Apple vs. Google: Which has the upper hand in innovation? | Cult of Mac

Apple vs. Google: Which has the upper hand in innovation?



To succeed in tech, you must be a master of innovation. No two companies understand this better than Apple and Google, which have become kings of the industry thanks to a string of incredible ideas that have shaped the technology we rely on today.

Friday-Night-Fights-bug-2But which company is continuing to innovate in 2015? Is it Apple, with its fitness-focused Apple Watch, Apple Pay, and a new streaming service that hopes to save the music industry? Or is it Google, with Google Glass, self-driving cars, and secret robots?

Join us as we take it to a debate in this week’s Friday Night Fight between Cult of Android and Cult of Mac.

Killian-FNFKillian Bell (Cult of Android): It’s Friday, Friday, gotta get fighting on Friday. Everybody’s lookin’ forward to the weekend, weekend, Friday, Friday. Gettin’ down on Friday, everybody’s lookin’ forward to Friday… Night Fights!

So, this week’s battle is about innovation. Many (mostly Android fans) have criticized Apple for not innovating enough in recent years, and I tend to think it’s difficult to argue with that. What would you say to those critics, Luke?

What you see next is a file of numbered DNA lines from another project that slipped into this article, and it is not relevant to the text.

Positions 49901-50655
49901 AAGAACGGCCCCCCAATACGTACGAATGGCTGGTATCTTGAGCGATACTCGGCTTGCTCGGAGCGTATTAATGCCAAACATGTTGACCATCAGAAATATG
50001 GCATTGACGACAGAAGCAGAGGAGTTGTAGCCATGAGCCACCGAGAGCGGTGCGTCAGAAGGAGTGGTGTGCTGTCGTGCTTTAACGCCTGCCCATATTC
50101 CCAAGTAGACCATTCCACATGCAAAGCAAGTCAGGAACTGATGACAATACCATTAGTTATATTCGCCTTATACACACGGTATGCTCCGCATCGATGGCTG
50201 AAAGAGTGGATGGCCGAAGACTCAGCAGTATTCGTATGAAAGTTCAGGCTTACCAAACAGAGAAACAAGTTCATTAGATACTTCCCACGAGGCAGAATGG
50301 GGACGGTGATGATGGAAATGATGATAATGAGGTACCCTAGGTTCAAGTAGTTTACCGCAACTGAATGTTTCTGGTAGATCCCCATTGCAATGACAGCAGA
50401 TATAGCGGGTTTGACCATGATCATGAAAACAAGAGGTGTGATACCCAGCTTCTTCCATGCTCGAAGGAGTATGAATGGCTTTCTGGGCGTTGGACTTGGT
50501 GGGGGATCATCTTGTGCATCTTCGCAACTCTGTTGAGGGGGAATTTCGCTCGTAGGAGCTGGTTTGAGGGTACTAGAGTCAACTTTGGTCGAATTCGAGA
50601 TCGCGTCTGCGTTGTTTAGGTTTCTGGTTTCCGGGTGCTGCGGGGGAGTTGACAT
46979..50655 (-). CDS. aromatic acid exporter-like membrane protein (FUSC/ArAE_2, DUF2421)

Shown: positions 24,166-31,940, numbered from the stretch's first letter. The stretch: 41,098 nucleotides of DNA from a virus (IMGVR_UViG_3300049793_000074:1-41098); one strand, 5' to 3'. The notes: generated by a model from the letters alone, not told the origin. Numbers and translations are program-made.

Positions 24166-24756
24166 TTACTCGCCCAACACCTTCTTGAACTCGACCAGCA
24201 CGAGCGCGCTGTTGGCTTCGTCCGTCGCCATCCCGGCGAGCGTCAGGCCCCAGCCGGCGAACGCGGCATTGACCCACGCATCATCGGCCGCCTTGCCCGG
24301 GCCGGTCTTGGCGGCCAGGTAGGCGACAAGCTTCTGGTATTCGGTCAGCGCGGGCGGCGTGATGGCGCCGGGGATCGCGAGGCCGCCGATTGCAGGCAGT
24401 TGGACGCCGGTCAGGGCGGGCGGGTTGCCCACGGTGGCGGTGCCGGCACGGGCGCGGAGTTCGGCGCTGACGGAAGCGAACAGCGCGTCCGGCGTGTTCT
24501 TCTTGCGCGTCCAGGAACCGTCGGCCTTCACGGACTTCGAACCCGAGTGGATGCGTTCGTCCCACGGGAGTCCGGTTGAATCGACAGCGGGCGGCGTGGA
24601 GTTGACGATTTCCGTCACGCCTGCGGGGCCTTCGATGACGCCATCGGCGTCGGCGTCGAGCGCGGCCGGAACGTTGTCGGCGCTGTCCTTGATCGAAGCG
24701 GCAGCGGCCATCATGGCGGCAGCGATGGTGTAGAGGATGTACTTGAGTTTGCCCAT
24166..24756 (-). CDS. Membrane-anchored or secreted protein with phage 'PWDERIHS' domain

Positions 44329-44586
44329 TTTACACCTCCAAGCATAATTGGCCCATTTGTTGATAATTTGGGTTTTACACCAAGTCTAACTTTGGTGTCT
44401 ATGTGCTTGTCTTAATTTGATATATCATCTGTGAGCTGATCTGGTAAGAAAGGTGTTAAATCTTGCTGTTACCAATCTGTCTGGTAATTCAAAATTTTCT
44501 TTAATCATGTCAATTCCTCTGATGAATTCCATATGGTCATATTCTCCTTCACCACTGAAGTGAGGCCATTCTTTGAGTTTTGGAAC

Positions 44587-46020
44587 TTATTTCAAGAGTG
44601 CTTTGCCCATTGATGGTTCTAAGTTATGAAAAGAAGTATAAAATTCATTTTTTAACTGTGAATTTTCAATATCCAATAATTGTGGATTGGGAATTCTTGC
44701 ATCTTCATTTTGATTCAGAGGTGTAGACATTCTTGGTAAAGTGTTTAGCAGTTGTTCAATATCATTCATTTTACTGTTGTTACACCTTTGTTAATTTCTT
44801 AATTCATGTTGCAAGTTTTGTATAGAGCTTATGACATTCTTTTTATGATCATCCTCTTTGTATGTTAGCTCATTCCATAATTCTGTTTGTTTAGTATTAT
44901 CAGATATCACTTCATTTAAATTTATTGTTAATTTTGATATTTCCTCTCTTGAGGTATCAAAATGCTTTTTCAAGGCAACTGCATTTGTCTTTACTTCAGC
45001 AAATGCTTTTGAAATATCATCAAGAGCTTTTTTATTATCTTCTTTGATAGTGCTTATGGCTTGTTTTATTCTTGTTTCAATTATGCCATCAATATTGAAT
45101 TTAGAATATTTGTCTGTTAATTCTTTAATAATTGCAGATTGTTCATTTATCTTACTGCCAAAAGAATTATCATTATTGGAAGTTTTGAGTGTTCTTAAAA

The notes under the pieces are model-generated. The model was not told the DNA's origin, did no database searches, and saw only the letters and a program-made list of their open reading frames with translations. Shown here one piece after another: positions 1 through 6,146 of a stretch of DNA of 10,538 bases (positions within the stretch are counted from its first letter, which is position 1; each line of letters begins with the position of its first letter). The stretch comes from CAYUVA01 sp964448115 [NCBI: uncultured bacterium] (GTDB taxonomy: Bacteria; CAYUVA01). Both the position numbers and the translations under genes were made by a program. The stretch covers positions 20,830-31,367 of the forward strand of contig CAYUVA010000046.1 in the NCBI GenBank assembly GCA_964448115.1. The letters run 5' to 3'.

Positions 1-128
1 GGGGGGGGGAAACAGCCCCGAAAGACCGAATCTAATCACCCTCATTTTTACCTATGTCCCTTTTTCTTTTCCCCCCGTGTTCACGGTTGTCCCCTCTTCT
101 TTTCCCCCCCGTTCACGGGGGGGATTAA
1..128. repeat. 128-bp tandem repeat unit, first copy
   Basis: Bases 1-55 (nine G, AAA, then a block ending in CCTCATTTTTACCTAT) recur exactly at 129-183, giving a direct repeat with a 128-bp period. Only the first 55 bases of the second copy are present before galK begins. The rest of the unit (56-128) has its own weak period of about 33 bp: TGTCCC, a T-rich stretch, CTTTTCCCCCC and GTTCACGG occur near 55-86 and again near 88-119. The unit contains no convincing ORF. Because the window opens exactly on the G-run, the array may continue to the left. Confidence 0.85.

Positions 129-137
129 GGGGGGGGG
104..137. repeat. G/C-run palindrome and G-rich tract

cartoonluke_360.pngLuke Dormehl (Cult of Mac): Ugh. If it isn’t the Rebecca Black of Cult of Android. I do give you credit for coming back for your weekly ass-whooping, though.

If I read you correctly, Killian, you’re seriously arguing that Google out-innovates Apple. Look, I’m all for Google’s innovations. In some ways, Google is the Xerox PARC of the 2000s: a place with some incredibly smart people, enormous scope of research, a massive budget, and — most importantly — no pressing need to turn any of its bright ideas into immediate products.

From Google Glass to self-driving cars to ways of tracking the spread of epidemics through search results, Google is great at generating massive tech headlines. But innovation’s about more than just throwing ideas at the wall and seeing what sticks.

The difference between Apple and Google is that Apple’s innovations come out polished and ready to change the world — not glorified betas the company loses interest in after the first wave of excitement wears off.

More to the point, Apple’s innovations consistently make money. That’s more than I can say for Google.

Steve Jobs introduces the smartphone than changed smartphones.
Steve Jobs introduces the smartphone than changed smartphones.
Photo: Apple

Killian-FNFKB: Not glorified betas? I’m pretty sure that’s exactly what Siri was. And Maps. And now the Apple Watch to some extent.

Apple’s innovations make money because everything with an Apple logo makes money. But when was the last time they launched a truly innovative product?

Google may not have launched its self-driving cars and Glass may have been a failure — but they are at least incredibly exciting projects that will shape the future of technology. And there are plenty of others, like its contact lenses that read blood sugar, balloons that deliver Internet to remote areas of the world, and robots.